Discussion around Carbon Capture
Carbon Capture was raised by a few respondents. These included calls for a more proactive Government role in the decarbonisation strategy, and for greater planning on how offshore wind can co-exist with carbon capture so the economic and decarbonisation benefits of both can be maximised. Two argued specifically for the identification of potential co-location 'sweet spots' for carbon capture, hydrogen and offshore wind.
A few respondents highlighted opportunities for collaboration with the oil and gas industry. In particular they mentioned knowledge sharing, workforce transition, and mapping shared supply-chain services.
Contract for Difference (CfD) Framework and Innovation
Q9: How could a competitive market framework that promotes the development of floating wind be developed whilst still retaining value for money for the consumer?
Twenty eight respondents answered this question.
Reforms to the CfD scheme
The most common theme in response to question 9 was the need for reforms to CfD to allow floating wind to flourish. Four sub-themes were evident within these responses.
Most prevalent were comments arguing CfD needs to be reformed. The language used across responses varied, but there were calls for the creation of a separate 'pot' for floating wind to separate it from fixed-bottom projects, for a floating CfD, or to allow floating wind to compete in the innovation / developing technologies class. Respondents suggested these reforms would allow floating offshore wind to compete successfully against fixed-bottom. Some also argued this separation was necessary to enable cost reductions which would accelerate commercialisation and maximise potential deployment.
Related to these proposed reforms, some specifically referenced their support of the recent UK Government / Business, Energy and Industrial Strategy (BEIS) consultation. Some made general comments in support of the CfD approach. Finally, two stated that changes to CfD should still require environmental obligations to be met.
Support for floating wind
General comments in support of floating wind were the second most prevalent theme, with some providing reasons for their support. These included:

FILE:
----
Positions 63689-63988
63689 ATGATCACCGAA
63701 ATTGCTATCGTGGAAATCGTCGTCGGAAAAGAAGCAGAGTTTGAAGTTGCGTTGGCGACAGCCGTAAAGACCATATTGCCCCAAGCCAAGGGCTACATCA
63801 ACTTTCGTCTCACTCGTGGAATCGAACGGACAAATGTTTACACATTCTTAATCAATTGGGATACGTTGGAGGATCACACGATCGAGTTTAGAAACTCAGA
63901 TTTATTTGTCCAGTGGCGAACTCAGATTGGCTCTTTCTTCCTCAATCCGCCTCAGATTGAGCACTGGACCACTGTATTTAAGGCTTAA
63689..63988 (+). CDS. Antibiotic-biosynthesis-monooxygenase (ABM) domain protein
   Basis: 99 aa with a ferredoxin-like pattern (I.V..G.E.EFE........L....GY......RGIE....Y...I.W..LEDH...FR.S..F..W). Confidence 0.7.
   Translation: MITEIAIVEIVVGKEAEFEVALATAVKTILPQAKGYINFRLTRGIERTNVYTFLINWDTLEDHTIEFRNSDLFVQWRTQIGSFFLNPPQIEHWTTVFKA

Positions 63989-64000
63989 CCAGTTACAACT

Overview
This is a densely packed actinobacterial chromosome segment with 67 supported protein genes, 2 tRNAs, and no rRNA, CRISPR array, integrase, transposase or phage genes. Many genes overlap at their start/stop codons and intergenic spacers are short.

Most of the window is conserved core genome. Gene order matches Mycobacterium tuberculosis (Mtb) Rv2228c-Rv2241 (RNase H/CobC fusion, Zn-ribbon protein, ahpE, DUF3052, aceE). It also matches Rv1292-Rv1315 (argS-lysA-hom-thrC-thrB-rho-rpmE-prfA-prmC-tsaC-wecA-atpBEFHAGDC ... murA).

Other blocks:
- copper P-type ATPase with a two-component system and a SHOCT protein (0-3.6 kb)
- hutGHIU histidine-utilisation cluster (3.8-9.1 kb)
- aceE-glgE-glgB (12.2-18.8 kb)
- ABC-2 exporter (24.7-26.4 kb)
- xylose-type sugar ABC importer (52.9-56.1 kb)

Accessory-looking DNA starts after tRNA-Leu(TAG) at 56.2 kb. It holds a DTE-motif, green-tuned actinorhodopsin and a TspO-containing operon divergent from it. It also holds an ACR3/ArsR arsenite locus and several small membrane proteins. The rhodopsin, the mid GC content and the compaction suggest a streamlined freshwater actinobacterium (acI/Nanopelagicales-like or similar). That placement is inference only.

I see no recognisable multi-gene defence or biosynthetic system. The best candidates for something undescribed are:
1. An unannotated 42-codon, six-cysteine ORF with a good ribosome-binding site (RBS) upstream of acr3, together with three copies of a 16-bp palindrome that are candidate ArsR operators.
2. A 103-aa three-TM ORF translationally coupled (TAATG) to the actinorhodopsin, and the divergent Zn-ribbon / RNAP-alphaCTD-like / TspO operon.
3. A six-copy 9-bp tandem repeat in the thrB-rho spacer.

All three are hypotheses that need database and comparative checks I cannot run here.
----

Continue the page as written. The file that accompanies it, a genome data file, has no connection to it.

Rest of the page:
- The larger wind resource available to floating wind and their ability to be deployed flexibly in deeper waters, generating greater potential than fixed wind;
- Opportunities to supply power and green hydrogen to other markets, as well as domestic power supply;
- Being less visually intrusive and with fewer significant environmental impacts;
- Potential to turn floating wind installations into safe havens for marine life;
- One detailed response has been signposted to the SG for review. It outlines the potential opportunities of floating wind, levels of investment to date and the role of niche markets as a spring board for the uptake of these technologies.
Respondents commented that they would expect floating offshore wind to become cost competitive over time. Some reflected that this could be achieved in a relatively short time or by 2030, as experienced with fixed-bottom. They suggested this could be achieved with support and if existing expertise from offshore wind and oil and gas is utilised.
A few referred to Scottish Renewables' 'Floating Wind: The UK Industry Ambition' paper, which highlights how cost reductions in floating offshore wind can be achieved with the right support in place. One mentioned the need for careful management of Administrative Strike Prices and ensuring 'competitive tension' in future allocation rounds.
Supply chain synergies
Another theme was the need to identify and take advantage of existing expertise and supply chain synergies with the oil, gas and tidal sectors. A few made a similar comment encouraging the SG to support mechanisms encouraging these synergies. One highlighted the potential for using the Oil and Gas Technology Centre in Aberdeen to develop technology, and the experience of Equinor in the floating wind field.
Need for a strategic plan
There were calls for the SG and industry stakeholders to develop a strategy or "roadmap to commercialisation" for offshore floating wind. This was seen as important in maximising existing opportunities to increase the development and reduce the cost of offshore wind, as well as helping to protect the consumer.
Benefits to the consumer
Some commented on the benefits to the consumer – that offshore wind could deliver a new source of green electricity at a lower cost than other sources and would help retain value for money for the consumer. One noted the widest possible green energy generation base – including offshore wind – is needed to keep consumer costs down.
A few respondents highlighted other challenges to creating a floating wind sector. These include the lack of a pipeline of offshore floating wind projects, the long timeframe from project inception to deployment, and that direct competition with fixed bottom wind is not feasible in the near term given the comparative immaturity of floating wind.
Subsidies were a minor theme. A small number argued for greater investment or sympathetic financial support to ensure enough work has taken place to enable wide-scale deployment of floating wind when needed. Conversely, one called for a debate on existing subsidies paid to energy companies who are not passing on cost savings to consumers.